An Australian Communications and Media Authority (ACMA) investigation has found Sydney-based telco Infinity Telecom breached industry consumer standards that requires it to have certain information available on its website for customers.
The ACMA has issued a remediation direction to Infinity Telecom to amend its website, saying it lacks mandatory information about NBN plans, financial hardship assistance, and complaints handling.
The Telecommunications (Consumer Complaints Handling) Industry Standard requires telcos to have a written complaints handling process and an NBN key facts sheet in place, while the Telecommunications Consumer Protections (TCP) Code requires telcos to have a financial hardship policy that can be readily access on their websites.
ACMA Authority member Fiona Cameron said this action should serve as a warning across the industry.
"Just because you aren't a big provider, doesn't mean you don't have to take your obligations seriously," Cameron said.
"These consumer safeguards are there to protect the community and all telcos need to play by the rules, irrespective of the size of the business."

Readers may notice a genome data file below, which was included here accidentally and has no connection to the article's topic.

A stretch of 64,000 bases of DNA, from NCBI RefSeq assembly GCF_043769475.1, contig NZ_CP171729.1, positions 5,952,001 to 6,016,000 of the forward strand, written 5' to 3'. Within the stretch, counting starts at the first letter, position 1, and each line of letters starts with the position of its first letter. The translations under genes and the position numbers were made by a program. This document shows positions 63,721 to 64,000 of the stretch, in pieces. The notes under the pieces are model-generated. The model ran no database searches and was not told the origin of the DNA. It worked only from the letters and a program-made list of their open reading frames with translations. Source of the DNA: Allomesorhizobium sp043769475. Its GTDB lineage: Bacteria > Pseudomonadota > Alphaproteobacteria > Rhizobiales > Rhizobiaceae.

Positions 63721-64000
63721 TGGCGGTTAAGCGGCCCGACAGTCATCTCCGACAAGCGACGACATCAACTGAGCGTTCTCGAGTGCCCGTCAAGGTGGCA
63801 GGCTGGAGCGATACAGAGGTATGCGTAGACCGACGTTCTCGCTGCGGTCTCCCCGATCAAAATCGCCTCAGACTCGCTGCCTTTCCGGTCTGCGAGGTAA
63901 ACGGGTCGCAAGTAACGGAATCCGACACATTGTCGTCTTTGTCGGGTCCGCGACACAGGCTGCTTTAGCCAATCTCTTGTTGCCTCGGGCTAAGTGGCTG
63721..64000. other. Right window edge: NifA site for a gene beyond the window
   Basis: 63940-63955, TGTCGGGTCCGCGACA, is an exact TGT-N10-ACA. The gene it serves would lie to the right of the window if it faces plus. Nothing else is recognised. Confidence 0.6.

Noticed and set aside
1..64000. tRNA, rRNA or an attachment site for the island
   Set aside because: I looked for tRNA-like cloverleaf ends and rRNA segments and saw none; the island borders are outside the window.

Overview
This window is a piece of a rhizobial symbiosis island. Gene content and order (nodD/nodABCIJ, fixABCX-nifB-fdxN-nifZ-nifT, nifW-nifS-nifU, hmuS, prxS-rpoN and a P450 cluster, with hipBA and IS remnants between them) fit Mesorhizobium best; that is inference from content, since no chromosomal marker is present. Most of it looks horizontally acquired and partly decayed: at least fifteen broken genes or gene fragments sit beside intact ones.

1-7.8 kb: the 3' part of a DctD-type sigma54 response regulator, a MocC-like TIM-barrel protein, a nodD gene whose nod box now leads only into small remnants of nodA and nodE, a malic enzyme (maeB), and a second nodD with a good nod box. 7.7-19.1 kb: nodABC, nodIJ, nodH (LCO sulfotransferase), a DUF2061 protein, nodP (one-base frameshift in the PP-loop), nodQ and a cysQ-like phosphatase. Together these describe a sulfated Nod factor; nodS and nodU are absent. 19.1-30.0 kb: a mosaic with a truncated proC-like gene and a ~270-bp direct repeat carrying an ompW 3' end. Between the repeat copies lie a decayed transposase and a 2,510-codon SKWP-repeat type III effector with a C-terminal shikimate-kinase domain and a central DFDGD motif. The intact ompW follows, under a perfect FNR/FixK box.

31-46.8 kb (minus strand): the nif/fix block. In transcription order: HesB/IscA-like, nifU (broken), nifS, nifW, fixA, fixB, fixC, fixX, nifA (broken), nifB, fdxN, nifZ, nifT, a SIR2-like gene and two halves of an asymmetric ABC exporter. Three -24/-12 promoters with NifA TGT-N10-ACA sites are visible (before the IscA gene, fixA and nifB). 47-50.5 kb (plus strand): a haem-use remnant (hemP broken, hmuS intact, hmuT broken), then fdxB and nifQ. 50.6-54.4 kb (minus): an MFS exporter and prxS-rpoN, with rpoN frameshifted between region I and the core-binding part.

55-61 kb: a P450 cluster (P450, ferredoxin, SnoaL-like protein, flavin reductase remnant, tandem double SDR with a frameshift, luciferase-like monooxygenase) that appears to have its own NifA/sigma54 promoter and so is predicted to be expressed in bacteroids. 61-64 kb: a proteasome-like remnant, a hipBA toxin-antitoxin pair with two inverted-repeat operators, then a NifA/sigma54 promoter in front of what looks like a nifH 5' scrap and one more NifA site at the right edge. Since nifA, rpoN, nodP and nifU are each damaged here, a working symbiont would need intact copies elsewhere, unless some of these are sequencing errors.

Telcos that fail to carry out the requirements of a remedial direction could face up to AU$10 million in fines.
The ACMA was particularly concerned about Infinity Telecom's lack of a financial hardship policy, saying it is critical that vulnerable customers are aware of their options.
"It is unacceptable that any telco neglects to give basic information to consumers to help them choose the right service or make a complaint," Cameron added.
The ACMA opened its investigation into Infinity Telecom following a referral from the Telecommunications Industry Ombudsman.
This is the eighth time this year that the ACMA has taken enforcement action against a telco for breaching industry consumer standards, with seven telcos -- Aussie Broadband, Activ8me, Flip TV, Hello Broadband, Mate Communicate, My Net Fone, and Telechoice -- found for "failing to give consumers clear and honest information about NBN plans".
Earlier this year, the communications watchdog revised the TCP Code, which now requires telcos to perform a credit check from an external party for new customers signing up to a plan with a commitment of over AU$1,000, around AU$45 a month for 24-month contracts.
"We see evidence of customers being encouraged to sign up to multiple plans which do not meet their needs, are excessive, or beyond their financial capacity," ACMA chair Nerida O'Loughlin said at the time.
"The impact of this is serious, particularly for those in vulnerable circumstances, leading to financial hardship and denial of access to critical services."
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